Pulp, Ponds& Chainhauls

Discussion in 'Logging, Mining and Industrial Railroads' started by MT Hopper, Oct 24, 2007.

  1. MT Hopper

    MT Hopper MT Hopper

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    Chainhauls and ponds are prototypical for timber/lumber operations. All the sources I've encountered to date suggest that for pulp & paper mills, only trucks or pulpwood cars are used to haul the wood out.That's fine BUT they all appear to simply dump the pulpwood logs into piles on the ground.Yet I have two sources that show video with single and dual log hauls BUT do not state explicitly that they are pulpwood operations. MY QUESTION. In handling pulpwood logs, when they arrive at the mill are they only dumped on the ground in piles OR are they also dumped into holding ponds and then chainhauled into the mill?

    Cheers from the Heart of the Continent
    Will
  2. sumpter250

    sumpter250 multiscale modelbuilder

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    Pulpwood, is generally not "construction grade" lumber, and is usually cut in much smaller lengths for ease in hauling, and processing. Longer logs, are typically sent to mills to be sawn into board lumber, and then on to construction, furniture, etc. A pulpwood mill would normally not have a "log pond", though it would most likely be located near a river, as there is a lot of water used in processing pulp into paper.
  3. MT Hopper

    MT Hopper MT Hopper

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    Thanks sumpter. There are two sites I "googled" that refer to the practice of hauling the pulpwood to a river or lake landing and then rafting them down to the mill. I am beginning to suspect it is a case of geographic circumstance affecting practice. The sites are , Early Logging Operations, and, Papermaking in Ontario - The Move North. The video footage I saw is from the Government of Ontario archivial site. It shows brief grainy footage of an American Goodwill Tour to Abitibi Power and Papers Iriquois Falls Pulp Plant in 1962. Very clearly in the video one see's a small pusher boat shoving long length pulp logs in the mill pond. So my question to you is, is this in fact a practice peculiar to the geographic circumstances of North West Ontario!??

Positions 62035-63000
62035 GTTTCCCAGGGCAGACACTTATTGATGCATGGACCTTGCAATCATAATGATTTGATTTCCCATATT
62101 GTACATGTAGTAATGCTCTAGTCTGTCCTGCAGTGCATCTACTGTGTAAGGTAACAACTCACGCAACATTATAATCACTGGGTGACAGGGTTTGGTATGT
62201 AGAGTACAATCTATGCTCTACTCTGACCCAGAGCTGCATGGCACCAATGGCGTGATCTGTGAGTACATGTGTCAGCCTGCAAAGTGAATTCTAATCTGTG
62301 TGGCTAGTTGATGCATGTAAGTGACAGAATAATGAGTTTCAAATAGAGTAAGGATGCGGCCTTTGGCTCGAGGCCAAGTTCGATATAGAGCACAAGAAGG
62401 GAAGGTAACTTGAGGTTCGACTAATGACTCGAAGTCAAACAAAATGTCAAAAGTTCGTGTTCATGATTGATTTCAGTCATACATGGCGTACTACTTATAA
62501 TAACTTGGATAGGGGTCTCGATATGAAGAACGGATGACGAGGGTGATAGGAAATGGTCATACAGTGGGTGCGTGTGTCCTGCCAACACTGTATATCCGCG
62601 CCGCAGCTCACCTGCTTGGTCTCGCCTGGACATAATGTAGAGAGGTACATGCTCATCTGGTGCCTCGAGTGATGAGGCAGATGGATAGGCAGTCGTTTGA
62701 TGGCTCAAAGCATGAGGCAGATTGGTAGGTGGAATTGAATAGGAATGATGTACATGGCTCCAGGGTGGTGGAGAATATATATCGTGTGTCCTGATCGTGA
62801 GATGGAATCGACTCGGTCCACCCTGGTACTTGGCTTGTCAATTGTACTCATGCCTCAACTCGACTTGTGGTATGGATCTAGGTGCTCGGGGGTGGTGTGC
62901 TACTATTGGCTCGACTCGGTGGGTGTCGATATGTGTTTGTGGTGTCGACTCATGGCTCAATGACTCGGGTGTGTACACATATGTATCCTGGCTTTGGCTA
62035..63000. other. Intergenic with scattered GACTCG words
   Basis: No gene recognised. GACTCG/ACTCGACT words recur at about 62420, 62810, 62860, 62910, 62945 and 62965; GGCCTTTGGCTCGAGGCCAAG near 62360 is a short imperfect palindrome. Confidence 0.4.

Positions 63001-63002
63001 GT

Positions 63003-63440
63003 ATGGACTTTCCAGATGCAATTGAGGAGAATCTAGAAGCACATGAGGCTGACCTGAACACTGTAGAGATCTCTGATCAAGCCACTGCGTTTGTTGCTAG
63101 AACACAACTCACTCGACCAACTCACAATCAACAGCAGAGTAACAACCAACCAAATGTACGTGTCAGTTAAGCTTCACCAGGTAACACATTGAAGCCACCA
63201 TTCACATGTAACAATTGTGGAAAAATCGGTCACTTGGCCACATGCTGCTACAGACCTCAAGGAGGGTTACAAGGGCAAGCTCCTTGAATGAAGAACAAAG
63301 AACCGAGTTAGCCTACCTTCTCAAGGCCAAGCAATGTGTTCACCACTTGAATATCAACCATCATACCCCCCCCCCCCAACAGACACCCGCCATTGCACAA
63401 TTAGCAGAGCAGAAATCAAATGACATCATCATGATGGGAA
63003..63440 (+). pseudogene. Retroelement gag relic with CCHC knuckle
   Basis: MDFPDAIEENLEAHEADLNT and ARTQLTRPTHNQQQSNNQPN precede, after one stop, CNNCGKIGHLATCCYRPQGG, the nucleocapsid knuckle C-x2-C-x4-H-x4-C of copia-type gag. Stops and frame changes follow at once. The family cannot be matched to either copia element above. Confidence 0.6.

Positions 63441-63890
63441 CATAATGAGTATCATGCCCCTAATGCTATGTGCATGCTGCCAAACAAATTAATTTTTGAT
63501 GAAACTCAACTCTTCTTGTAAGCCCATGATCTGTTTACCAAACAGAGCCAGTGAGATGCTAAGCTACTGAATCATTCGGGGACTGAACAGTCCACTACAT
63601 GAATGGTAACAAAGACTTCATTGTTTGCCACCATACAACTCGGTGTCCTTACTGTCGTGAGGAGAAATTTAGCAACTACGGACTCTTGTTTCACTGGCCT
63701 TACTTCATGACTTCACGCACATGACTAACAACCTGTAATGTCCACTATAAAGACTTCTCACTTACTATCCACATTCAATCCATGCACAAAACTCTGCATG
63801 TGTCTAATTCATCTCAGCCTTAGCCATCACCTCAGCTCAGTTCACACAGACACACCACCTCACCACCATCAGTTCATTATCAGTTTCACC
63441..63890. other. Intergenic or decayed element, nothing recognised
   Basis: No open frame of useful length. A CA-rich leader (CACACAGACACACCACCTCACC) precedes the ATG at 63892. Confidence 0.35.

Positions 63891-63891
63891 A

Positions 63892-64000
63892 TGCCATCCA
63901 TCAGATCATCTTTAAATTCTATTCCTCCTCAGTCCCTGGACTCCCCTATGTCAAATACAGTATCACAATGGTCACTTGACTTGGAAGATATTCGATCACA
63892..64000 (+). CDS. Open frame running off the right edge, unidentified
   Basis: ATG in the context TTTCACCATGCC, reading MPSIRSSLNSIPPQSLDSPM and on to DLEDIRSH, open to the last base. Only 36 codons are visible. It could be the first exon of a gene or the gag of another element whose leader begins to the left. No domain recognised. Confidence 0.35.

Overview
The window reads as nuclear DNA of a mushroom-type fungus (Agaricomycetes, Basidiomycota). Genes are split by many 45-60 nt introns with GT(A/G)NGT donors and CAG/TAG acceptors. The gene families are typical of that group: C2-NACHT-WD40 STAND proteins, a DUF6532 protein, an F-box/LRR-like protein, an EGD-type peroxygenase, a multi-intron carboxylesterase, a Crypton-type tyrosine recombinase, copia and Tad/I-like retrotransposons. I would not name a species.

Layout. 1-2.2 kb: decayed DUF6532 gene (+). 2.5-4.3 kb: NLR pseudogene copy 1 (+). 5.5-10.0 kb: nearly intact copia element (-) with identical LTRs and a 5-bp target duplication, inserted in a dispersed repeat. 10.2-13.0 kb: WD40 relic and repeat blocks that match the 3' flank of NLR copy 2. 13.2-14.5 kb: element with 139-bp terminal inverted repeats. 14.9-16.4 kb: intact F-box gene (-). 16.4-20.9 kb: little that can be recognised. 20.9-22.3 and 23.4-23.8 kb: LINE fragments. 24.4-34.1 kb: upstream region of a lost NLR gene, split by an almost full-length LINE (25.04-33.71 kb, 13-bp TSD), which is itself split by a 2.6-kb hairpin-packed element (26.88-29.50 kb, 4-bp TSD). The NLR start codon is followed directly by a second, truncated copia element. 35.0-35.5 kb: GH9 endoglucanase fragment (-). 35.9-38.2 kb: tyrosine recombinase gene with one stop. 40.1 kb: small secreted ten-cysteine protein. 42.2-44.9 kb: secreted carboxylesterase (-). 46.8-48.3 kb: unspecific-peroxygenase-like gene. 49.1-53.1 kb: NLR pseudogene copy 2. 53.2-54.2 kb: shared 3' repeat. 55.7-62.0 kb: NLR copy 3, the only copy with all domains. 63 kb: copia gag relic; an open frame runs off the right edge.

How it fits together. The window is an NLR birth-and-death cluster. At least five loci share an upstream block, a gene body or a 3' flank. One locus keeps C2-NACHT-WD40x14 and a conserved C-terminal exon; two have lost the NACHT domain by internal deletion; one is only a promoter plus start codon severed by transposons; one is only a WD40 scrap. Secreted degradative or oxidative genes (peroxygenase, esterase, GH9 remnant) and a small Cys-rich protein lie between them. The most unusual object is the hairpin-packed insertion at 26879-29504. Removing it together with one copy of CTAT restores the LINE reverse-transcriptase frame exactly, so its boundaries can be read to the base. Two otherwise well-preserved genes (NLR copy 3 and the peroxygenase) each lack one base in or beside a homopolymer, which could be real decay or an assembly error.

Cheers from the Heart of the Continent
    Will
  4. Mountain Man

    Mountain Man Active Member

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    It also depends on what the logs are going to be used for. Some companies pre-soak their logs to aid in particular processes. Paper mills are one of the best examples.

    The only rule I have ever seen is that there is no hard and fast rule except "the golden rule" - if it's your gold that's paying for your modelling, you get to make the rules!

    Have fun - put in a pond and and the rest of the gear! :thumb:
  5. Jim Krause

    Jim Krause Active Member

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    I think you would have to define an era and do research from that basis. As a teen ager, I helped my brother cut pulpwood logs. we cut them to eight foot lengths (for truck transportation) I remember my dad cutting, peeling, and splitting cottonwood logs during the depression for pulp. The mills of the Pacific Northwest (Weyerhauser and Scott Paper) had chippers that would handle quite large logs.
  6. sumpter250

    sumpter250 multiscale modelbuilder

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    I guess, the real question is: Do you want to model the pond, chainhaul, etc. as part of a paper mill operation?
    If yes, you have a prototype. Have fun! (freelance is optional, and permitted...what I meant by "prototype" was, "it has been done, by someone, somewhere" )
    {edit} One of the magazines had an occasional topic called "It aint prototype", which documented the actual use of practises which were not considered "prototype", such as turnouts on trestles, etc.. You can probably find a "prototype" for almost anything, the only caveat?, keep these to a minimum, they may have been done, but not to a great amount, and not all on one railway.
  7. MT Hopper

    MT Hopper MT Hopper

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    Thanks folks. Now curiosity drives me to pursue this question. I hope to get to Kenora, Ontario this coming spring and if I can convince my wife, 3 children and a dog we may get further into North West Ontario and stop at some nice smelly pulp operations. At any rate I will most certainly take a camera and post the results.
    Thanks all again

    Cheers from the Heart of the Continent
    Will

    p.s. the aforemenioned video in fact does clearly show the signage as being that of a pulp operation.
  8. stump7

    stump7 Member

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    Will
    Here are some photos of a paper mill in Rumfprd Maine in the mid 90's. As you can see they use whole logs, "pulp" size wood as well as wood chips. If this photo works I'll send another.
    Stump 7

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  9. stump7

    stump7 Member

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    Will
    Here is how they transferred the pulp logs from the huge stock piles into the chipper building. It is a cement ditch through which they ran water then used grapple hooks on the cranes to dump in the pulp logs. It may not be what you want; but it is how one mill in the Northeast does it.
    Stump7

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  10. MT Hopper

    MT Hopper MT Hopper

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    Thanks stump 7. When I can I will take the photos of the Superior north shore pulp ops, and post them.
    Cheers from the Heart of the Continent
    Will